The medical imaging equipment we rely on to diagnose and monitor cancer and other life-threatening illnesses must be periodically serviced and maintained to ensure that it is working properly.The individuals servicing these devices should be highly trained and regulated to ensure patients are receiving safe and accurate scans.
Servicing technicians who work for original equipment manufacturers (OEMs) receive extensive and rigorous training, shadow more experienced technicians, and return for continuing education on new or updated devices – all under the close oversight of the Food & Drug Administration (FDA).
Unfortunately, many medical devices are maintained by unregulated third-party servicing businesses that are not required to undergo the same rigorous training program as OEM-employed servicing technicians and do not have to register with the Food and Drug Administration (FDA). As result, their work is done with little to no Federal oversight.
The FDA should hold all servicing businesses to the same quality, safety, and regulatory requirements, including proper training, implementation of quality and safety controls, adverse event reporting, and registration, to ensure that patients are receiving safe and accurate scans.
Radiopharmaceutical Diagnostic Coverage
Positron Emission Tomography (PET) is a type of molecular medical imaging that uses very small amounts of radioactive materials, called radiopharmaceuticals, to provide detailed pictures of what is happening inside the body at the cellular level. PET imaging aids in the diagnosis and treatment of disease, particularly for various types of cancers, cardiovascular disease and neurological disorders such as Alzheimer’s and Parkinson’s disease.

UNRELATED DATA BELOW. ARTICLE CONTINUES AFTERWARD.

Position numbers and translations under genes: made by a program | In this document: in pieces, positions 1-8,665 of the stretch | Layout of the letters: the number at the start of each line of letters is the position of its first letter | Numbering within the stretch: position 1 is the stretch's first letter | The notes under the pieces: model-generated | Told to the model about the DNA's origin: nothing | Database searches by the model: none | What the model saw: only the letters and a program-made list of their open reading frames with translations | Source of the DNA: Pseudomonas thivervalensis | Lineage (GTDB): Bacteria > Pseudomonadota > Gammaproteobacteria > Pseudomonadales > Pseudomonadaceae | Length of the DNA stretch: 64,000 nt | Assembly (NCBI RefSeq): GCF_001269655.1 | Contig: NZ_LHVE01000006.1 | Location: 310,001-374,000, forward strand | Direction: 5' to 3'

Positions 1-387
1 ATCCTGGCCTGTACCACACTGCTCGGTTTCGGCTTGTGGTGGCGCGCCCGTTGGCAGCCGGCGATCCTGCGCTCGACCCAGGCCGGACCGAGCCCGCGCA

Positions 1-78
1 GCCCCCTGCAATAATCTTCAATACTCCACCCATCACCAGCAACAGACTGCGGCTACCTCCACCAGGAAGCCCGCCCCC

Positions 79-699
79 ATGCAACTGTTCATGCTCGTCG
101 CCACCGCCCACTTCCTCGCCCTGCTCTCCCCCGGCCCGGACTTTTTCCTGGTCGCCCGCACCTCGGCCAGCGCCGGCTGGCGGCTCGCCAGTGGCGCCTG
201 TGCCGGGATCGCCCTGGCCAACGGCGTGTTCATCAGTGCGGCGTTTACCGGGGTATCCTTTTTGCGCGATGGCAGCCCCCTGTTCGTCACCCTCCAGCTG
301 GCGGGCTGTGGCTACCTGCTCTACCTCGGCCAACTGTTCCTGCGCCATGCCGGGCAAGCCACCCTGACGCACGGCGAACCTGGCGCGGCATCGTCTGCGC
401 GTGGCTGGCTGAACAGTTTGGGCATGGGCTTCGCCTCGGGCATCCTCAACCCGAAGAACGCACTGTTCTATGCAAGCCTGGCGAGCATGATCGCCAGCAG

By offering more precision in the assessment, these procedures support earlier diagnosis and improved treatment decision making in a growing number of disease states.
Despite the enormous value of these procedures in the diagnosis of dangerous diseases, not all Medicare Beneficiaries have access to these advanced diagnostic tools. This is because under the current Medicare payment methodology, many hospitals are unable to cover the cost of newer, targeted diagnostic radiopharmaceuticals due to insufficient reimbursement.
Without equitable reimbursement of radiopharmaceutical diagnostics, many providers instead use comparatively inexpensive but less effective tests, which can undermine patient treatment outcomes. Given the staggering health and economic burden of degenerative neurological diseases such as Parkinson’s and Alzheimer’s, and cancers, including breast, prostate, and neuroendocrine tumors, it’s critical for Congress to move decisively to enact legislation that resolves this payment inequity by affording payment of diagnostic radiopharmaceuticals.
America’s Medicare population deserves access to care that improves health outcomes and reduces downstream medical costs.
MITA PET Imaging Resources